FIFA calls on football lawmakers to pursue offside trials


FIFA wants football’s legislative body, the International Football Association Board (IFAB), to continue litigation over what would be the biggest change to the offside rule in more than 30 years.

Backed by former Arsenal manager Arsène Wenger, the proposed change would mean a striker would be in play if any part of his body, with which he can score, is level with the last defender.

According to current law, in force since 1990, an attacker is offside if any part of his head, body or foot is closer to the opponent’s goal line than the ball and the penultimate opponent, one of which is closer to the opponent’s goal line than the ball and the penultimate opponent. almost always the goalkeeper, when the ball is passed to him, provided he is in the opponent’s half.

Although the difference may seem small in writing, the effect on the field would be huge, as attackers would now only need to keep the back of one foot level with a defender when rushing at a passes or perhaps their head as they slide forward to redirect. a cross into the goal.

The idea is that the change will reduce the number of offsides in a match and also make them easier to spot. But it will also have a significant impact on tactics, particularly on high defensive lines, as defenders will no longer be able to rely on VAR-assisted marginal offside calls, forcing them to drop back.

Wenger, who has worked as FIFA’s head of global football development since leaving the Premier League in 2018, has wanted to change the offside law since 2020.
The IFAB, which brings together the heads of the four British football associations and FIFA, agreed to test this idea, sometimes nicknamed “the daylight rule”, because that is what an assistant referee would need to see between an attacker and a defender to raise his flag last year.

One such trial was undertaken in under-18 football in Italy and the IFAB was informed of its progress at its annual general meeting in March. There were further trials in age group competitions in the Netherlands and Sweden.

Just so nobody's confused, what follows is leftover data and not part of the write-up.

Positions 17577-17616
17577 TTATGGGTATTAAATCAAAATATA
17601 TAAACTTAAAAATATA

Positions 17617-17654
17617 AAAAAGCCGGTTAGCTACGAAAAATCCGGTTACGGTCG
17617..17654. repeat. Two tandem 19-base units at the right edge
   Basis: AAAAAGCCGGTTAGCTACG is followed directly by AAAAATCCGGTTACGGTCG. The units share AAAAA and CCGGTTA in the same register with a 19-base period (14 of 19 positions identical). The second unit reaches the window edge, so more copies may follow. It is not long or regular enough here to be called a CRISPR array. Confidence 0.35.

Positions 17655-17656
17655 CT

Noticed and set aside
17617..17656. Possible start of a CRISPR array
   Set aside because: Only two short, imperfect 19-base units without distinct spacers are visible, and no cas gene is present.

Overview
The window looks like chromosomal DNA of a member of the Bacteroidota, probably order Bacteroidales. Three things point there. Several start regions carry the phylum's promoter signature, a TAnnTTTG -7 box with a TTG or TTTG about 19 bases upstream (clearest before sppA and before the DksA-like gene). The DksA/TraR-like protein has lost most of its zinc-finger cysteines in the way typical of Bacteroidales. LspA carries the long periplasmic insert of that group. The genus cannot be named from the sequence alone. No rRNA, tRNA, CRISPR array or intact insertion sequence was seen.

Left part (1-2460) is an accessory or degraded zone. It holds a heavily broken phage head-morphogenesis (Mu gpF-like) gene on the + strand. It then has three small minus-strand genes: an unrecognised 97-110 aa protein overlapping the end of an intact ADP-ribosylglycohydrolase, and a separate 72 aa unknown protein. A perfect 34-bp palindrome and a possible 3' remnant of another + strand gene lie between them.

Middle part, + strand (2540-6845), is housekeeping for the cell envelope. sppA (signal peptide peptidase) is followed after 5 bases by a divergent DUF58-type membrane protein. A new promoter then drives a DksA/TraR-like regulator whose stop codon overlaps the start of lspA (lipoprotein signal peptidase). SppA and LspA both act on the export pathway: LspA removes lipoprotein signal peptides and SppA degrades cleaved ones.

Wenger, with the support of FIFA, now wants these trials to be extended to other countries and senior football.

“The discussion around changing the offside law is not new and it is not something we will soon see introduced at higher levels,” a FIFA spokesperson said.

“The idea was first discussed in 2020 as we felt it was something worth exploring and testing to see the effect it could have on the game.

“FIFA is committed to testing the amended offside law, favoring the attacker, which has been applied in some youth competitions across Europe. We will continue these trials, evaluate the results and discuss with all relevant stakeholders.

While the idea may excite many attackers and fans of the offensive game, some in the game fear it will shift the balance between offense and defense too much, nor will it end controversies over off -game, because there will always be close decisions involving overlapping body parts, moving at high speed.

However, Wenger’s former boss and close friend David Dein is convinced the Frenchman is right.

Speaking at the FIFA Congress in Bangkok last week, the former Arsenal vice-president said: “The offside rule needs to change because it is too controversial and problematic.
“Arsène’s idea is refreshingly fresh.”

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(Harold Cunningham/Getty Images)


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